The Art of Silence
To be silent.
Tell me. Tell me your heart is joyous, tell me your heart is aching, tell me your heart is sad, tell me your heart craves a human touch. Examine your own heart, explore your soul, and then tell me something about your heart and your soul. Tell me you remember you are still a human being, not just a human doing.
Hear your breath and feel your heart-beat. It might be a rare thing in your rushed and busy lifestyle. How many minutes go by in a day without a distraction from your smartphone or computer screen? How often do we sit, listen, be.
There's a great article here that brings clarity to the idea that our culture seems addicted to busy. He brings up the question, "How is your heart?". As opposed to the typical and sometimes non-sincere question we often ask of "how are you?", this question of how is your heart brings a depth and meaning that many of us crave. I don't know about you, but lots of days it's hard to answer 'how are you?' in an honest way. Sometimes I want to say, "Do you really want to know? Cause this make take awhile".
OMID SAFI writes;
"I am not asking how many items are on your to-do list, nor asking how many items are in your inbox. I want to know how your heart is doing, at this very moment. Tell me. Tell me your heart is joyous, tell me your heart is aching, tell me your heart is sad, tell me your heart craves a human touch. Examine your own heart, explore your soul, and then tell me something about your heart and your soul. Tell me you remember you are still a human being, not just a human doing. Tell me you’re more than just a machine, checking off items from your to-do list. Have that conversation, that glance, that touch. Be a healing conversation, one filled with grace and presence".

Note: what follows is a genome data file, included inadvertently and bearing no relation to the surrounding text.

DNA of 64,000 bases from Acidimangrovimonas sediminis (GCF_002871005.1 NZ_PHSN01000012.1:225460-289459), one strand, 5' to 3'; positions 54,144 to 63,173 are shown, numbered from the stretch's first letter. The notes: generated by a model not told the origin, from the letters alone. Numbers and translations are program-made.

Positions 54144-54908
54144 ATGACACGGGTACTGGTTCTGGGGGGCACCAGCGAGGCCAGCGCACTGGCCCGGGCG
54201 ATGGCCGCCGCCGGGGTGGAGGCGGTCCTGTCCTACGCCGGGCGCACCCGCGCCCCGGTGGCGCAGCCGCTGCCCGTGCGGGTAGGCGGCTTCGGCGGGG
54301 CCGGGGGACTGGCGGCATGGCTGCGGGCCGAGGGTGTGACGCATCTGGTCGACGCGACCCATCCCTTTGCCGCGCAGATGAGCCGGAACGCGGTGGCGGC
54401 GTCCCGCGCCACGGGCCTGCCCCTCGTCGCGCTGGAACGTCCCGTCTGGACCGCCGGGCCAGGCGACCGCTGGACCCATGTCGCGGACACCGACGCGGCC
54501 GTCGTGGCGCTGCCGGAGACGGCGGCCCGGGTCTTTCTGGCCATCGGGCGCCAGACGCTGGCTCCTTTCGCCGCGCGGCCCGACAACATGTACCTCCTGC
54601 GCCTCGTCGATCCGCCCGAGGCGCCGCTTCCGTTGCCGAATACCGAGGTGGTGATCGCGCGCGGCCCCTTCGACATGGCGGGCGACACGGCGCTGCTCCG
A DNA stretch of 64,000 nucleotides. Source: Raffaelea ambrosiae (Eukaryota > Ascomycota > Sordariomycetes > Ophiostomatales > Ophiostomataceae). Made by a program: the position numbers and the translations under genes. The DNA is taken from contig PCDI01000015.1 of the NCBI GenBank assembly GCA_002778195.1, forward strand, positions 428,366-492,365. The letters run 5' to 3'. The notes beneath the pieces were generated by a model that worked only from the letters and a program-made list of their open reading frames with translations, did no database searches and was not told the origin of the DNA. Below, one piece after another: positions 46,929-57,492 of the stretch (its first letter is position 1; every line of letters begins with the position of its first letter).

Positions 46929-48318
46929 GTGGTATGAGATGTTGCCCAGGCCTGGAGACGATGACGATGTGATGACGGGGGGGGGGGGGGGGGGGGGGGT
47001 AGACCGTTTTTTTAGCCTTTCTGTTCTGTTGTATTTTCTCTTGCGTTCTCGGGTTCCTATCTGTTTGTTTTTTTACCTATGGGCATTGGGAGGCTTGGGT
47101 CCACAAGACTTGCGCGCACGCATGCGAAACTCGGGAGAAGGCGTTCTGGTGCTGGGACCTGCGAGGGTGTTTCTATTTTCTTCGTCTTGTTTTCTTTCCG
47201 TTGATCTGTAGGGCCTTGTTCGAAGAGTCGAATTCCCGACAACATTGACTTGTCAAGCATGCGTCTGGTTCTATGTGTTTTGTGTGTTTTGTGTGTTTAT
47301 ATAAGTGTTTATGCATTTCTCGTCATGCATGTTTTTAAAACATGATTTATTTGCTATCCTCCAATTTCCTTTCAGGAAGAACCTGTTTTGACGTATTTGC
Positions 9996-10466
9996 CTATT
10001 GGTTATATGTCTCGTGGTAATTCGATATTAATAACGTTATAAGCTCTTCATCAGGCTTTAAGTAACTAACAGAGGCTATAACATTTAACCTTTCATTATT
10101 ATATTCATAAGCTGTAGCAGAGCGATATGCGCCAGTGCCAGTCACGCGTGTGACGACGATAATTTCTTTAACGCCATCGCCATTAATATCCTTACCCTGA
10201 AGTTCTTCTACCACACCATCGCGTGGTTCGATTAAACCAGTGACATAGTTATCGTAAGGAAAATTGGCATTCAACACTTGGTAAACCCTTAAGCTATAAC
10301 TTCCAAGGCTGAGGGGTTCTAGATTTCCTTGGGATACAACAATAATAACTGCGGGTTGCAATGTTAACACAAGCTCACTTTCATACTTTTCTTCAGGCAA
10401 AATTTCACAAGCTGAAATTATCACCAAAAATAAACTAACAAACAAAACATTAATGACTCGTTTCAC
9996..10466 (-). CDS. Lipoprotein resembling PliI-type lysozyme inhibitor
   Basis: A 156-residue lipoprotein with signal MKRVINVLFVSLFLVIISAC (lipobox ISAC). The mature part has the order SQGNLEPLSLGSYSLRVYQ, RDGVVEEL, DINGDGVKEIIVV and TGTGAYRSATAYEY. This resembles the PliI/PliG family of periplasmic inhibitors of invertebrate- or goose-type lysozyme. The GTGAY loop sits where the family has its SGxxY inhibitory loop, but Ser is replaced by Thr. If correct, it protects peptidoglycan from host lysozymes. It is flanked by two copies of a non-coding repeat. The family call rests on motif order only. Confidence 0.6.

One of my favorite authors, Henri Nouwen, often challenges me in a similar way. His words sink deep into my soul when I read about how he sees life with God and life with others. He writes about distraction, too, in his book Making All Things New;
"How...can we move from fragmentation to unity, from many things to the one necessary thing, from our divided lives to undivided lives in the Spirit? A hard struggle is required. It is the struggle to allow God's Spirit to work in us and re-create us....It calls for a few moments a day in the presence of God when we can listen to God's voice precisely in the midst of our many concerns...When we remain attentive to this divine presence, we will be led always deeper into the kingdom".
This is why I love yoga. I love it because it gives me space.
A space to breath and be and feel my heartbeat.
A space to go back to the truths in my heart that sometimes get drowned out by the business of life and the noise of the world. This is why I love offering it to others. I know we all need this space. A space to come, be still, and be refreshed by remembering that place of where we come from and whose we are. There's a beautiful freedom in that.